Monday, 8 October 2012

Horse and Hound prints more ragwort nonsense

Horse and Hound is a frequent source of nonsense on ragwort. I blogged on this earlier this year. They have now done it again with more inaccurate and unscientific material.

We are told that ragwort is worse than ever. Why? Because of the weather. You know, ragwort must be the oddest plant on earth. According to the press any kind of weather causes it to grow more luxuriantly.

As I blogged last year,  Horse and Hound were saying it was cold weather and the Western Daily Press had been saying it was hot summer weather. Now we have a cold summer and that is causing it to grow more.
It is a miracle! And apparently you can use to to change water into wine, cure lepers and raise the dead too. :-) (Please note the smiley. I don't want another set of myths going around!)

The facts are that when the research is done properly by an official government survey ragwort is actually shown to be decreasing. It doesn't stop these silly articles though.

Apparently they justify it because , due to the mounting publicity people have sent more replies to the British Horse Societies "Ragwort" ( or rather yellow flowered plants) survey.  This is the same society whose publicity material  led to the Advertising Standards Authority stopping  adverts because they were wrong or had no evidence to support them.

Worse that this the story is being passed, as true, around websites. It got repeated  on the MRCVS.couk site. On the site of and tweeted by many people.
It seems that critical thinking skills are not always in good supply out there.

Oh and while we are at it there is a classic example in the article of the misunderstanding of terminology. It comes about because of the lack of teaching of Latin in our schools. We noticed   that even an Eton educated patrician toff like the Prime Minister didn't know what Magna Carta meant when asked recently on US television. Fortunately,  even plebs like me can study Latin and I hope to spend some time this evening working on a book on Latin poetry that I am supposed to be writing.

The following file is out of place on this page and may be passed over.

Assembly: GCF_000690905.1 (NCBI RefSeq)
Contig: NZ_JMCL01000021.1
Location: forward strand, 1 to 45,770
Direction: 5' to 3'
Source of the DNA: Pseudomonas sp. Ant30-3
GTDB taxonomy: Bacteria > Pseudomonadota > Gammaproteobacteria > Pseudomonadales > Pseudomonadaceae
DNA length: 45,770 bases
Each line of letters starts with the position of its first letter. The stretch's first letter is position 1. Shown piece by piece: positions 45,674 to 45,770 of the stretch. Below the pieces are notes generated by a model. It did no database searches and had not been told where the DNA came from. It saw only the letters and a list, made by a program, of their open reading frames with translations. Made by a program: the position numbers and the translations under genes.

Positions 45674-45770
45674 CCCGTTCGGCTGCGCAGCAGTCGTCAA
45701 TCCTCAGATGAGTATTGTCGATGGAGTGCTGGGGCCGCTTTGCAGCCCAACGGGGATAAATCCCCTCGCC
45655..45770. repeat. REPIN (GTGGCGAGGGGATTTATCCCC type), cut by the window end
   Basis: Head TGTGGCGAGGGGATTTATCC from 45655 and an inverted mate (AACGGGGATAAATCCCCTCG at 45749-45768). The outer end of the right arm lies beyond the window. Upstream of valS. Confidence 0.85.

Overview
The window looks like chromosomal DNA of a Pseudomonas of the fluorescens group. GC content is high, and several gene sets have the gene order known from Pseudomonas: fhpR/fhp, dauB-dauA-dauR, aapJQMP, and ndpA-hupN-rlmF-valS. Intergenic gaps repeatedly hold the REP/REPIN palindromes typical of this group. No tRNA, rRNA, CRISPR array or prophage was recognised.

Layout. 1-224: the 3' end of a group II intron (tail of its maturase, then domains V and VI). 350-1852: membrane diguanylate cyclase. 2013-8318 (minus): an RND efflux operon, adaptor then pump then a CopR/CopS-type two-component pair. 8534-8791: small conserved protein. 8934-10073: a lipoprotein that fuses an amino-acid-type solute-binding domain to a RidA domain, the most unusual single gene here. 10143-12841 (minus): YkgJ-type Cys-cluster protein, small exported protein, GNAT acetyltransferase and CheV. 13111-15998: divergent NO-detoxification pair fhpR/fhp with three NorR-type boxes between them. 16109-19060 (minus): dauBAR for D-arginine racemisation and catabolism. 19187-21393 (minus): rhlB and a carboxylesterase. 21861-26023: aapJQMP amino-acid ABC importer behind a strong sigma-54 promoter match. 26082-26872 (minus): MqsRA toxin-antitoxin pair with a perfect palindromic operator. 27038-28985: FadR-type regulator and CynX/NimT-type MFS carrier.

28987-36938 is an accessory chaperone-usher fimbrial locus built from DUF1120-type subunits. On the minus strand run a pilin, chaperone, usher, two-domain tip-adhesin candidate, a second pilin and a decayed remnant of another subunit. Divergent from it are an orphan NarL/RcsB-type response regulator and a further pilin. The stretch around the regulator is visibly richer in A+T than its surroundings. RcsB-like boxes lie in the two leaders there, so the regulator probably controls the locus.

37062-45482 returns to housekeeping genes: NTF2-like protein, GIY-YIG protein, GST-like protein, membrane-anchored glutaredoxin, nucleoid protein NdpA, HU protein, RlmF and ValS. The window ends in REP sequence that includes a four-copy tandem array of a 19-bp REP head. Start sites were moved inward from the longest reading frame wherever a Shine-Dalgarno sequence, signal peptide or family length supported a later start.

This example is the use of the word "injurious" which  appears as "injurious weeds"  in the  Weeds Act 1959.
The article has a  Mrs Claire Harding-Brown saying :-
It’s an injurious weed and it’s by my horses.
Injurious does not mean poisonous in this context. It derives from the same roots as Justice and Jury. It means harmful to the interests of something. In this case agriculture. Most of the listed weeds are not poisonous. The link in this sentence leads to a briefing  on the meaning of Injurious Weeds with full details.
Remember, as I have blogged before most of the scarey stuff about ragwort has been made up.

Ragwort Hysteria latest entries

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